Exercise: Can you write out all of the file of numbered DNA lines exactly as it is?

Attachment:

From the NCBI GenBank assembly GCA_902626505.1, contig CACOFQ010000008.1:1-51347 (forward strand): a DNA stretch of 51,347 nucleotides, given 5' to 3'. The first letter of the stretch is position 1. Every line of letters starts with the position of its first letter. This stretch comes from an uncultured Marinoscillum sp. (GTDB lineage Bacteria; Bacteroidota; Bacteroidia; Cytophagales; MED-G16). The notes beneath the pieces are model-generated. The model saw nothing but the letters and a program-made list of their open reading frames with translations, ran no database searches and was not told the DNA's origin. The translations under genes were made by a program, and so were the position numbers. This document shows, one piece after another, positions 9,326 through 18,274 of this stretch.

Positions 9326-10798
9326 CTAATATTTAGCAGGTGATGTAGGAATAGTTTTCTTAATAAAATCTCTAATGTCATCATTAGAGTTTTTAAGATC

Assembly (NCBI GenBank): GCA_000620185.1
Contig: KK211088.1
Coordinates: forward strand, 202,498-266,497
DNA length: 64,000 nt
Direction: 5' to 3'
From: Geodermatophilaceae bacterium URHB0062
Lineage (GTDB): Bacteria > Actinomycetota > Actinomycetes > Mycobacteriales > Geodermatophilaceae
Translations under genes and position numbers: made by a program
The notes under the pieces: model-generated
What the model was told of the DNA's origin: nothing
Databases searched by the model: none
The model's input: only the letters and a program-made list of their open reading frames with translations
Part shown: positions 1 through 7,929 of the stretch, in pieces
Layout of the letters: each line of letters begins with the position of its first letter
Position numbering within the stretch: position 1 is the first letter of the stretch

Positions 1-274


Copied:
From the NCBI GenBank assembly GCA_902626505.1, contig CACOFQ010000008.1:1-51347 (forward strand): a DNA stretch of 51,347 nucleotides, given 5' to 3'. The first letter of the stretch is position 1. Every line of letters starts with the position of its first letter. This stretch comes from an uncultured Marinoscillum sp. (GTDB lineage Bacteria; Bacteroidota; Bacteroidia; Cytophagales; MED-G16). The notes beneath the pieces are model-generated. The model saw nothing but the letters and a program-made list of their open reading frames with translations, ran no database searches and was not told the DNA's origin. The translations under genes were made by a program, and so were the position numbers. This document shows, one piece after another, positions 9,326 through 18,274 of this stretch.

Positions 9326-10798
9326 CTAATATTTAGCAGGTGATGTAGGAATAGTTTTCTTAATAAAATCTCTAATGTCATCATTAGAGTTTTTAAGATC

Assembly (NCBI GenBank): GCA_000620185.1
Contig: KK211088.1
Coordinates: forward strand, 202,498-266,497
DNA length: 64,000 nt
Direction: 5' to 3'
From: Geodermatophilaceae bacterium URHB0062
Lineage (GTDB): Bacteria > Actinomycetota > Actinomycetes > Mycobacteriales > Geodermatophilaceae
Translations under genes and position numbers: made by a program
The notes under the pieces: model-generated
What the model was told of the DNA's origin: nothing
Databases searched by the model: none
The model's input: only the letters and a program-made list of their open reading frames with translations
Part shown: positions 1 through 7,929 of the stretch, in pieces
Layout of the letters: each line of letters begins with the position of its first letter
Position numbering within the stretch: position 1 is the first letter of the stretch

Positions 1-274